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Deep Learning Approaches

Deep learning approaches aim to learn representations of complex objects, such as time series or images. In a supervised case, the goal of these representations is to obtain better performances on tasks such as classification or forecasting through non-linear features extraction and combination. Algorithms which focus on representation learning as a goal (such as Principal Component Analysis (PCA) and other dimensionality reduction algorithms) that have proved very efficient (even for time series) will be presented in the next section. In this section, we focus on deep learning models that have been used specifically for time series analysis.
Time series forecasting in deep learning is mostly based on two architectures : RNN and CNN. We will first present the RNN and its most common representative : the Long Short-Term Memory (LSTM). As we did not use it in our work, we will succinctly present the CNN before presenting the most recent works that used a combination of both. The goal of these models remains forecasting. However, this forecasting is explicitly performed by learning intermediate representations. They allow us to part from domain knowledge and to learn only from data, without using carefully crafted features designed by experts.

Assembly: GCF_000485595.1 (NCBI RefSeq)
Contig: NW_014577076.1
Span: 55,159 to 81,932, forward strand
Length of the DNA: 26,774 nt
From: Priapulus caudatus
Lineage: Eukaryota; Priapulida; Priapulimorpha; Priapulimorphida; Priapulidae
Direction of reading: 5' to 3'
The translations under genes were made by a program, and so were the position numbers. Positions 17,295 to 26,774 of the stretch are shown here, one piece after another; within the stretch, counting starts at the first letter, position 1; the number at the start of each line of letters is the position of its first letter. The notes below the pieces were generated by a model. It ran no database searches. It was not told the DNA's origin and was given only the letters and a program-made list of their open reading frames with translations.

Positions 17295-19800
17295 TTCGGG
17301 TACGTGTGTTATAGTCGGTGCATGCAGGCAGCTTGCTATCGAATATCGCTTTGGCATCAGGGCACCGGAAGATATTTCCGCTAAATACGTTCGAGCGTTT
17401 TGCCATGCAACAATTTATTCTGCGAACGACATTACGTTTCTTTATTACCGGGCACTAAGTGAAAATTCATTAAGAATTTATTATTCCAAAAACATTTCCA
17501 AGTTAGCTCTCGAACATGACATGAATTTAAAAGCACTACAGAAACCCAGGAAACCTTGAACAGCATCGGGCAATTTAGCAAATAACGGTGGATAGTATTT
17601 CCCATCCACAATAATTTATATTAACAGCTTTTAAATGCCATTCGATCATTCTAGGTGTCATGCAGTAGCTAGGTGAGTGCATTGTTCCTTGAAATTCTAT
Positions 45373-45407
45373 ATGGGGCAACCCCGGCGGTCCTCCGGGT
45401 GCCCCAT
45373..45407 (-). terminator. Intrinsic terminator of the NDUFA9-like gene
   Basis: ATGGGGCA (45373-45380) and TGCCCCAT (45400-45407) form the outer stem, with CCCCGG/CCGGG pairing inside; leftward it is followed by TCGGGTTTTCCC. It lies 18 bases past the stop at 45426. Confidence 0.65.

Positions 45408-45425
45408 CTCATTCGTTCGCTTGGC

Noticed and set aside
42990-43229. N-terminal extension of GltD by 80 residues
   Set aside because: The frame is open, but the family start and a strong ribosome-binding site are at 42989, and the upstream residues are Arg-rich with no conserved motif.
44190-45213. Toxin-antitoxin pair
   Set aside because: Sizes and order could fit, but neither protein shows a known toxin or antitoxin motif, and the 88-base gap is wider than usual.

Figure 2.4 – « An example of computing the discrete Haar wavelet coefficients for a sound signal of someone saying : ‘I Love Wavelets.’ The original waveform is shown in blue in the upper left, and the wavelet coefficients are shown in black in the upper right. Along the bottom is shown three zoomed-in re-gions of the wavelet coefficients for different ranges.
In the recent years, the emergence of RNN has changed many things. Their ability to keep the memory of past trends for a long time makes them extremely powerful in time series forecasting.
Because they only need data and almost no expertise on the nature of the time series, they have become very popular. They allow for the analysis and forecasting of time series with almost no domain knowledge. They learn features on their own, replacing the ones made by experts.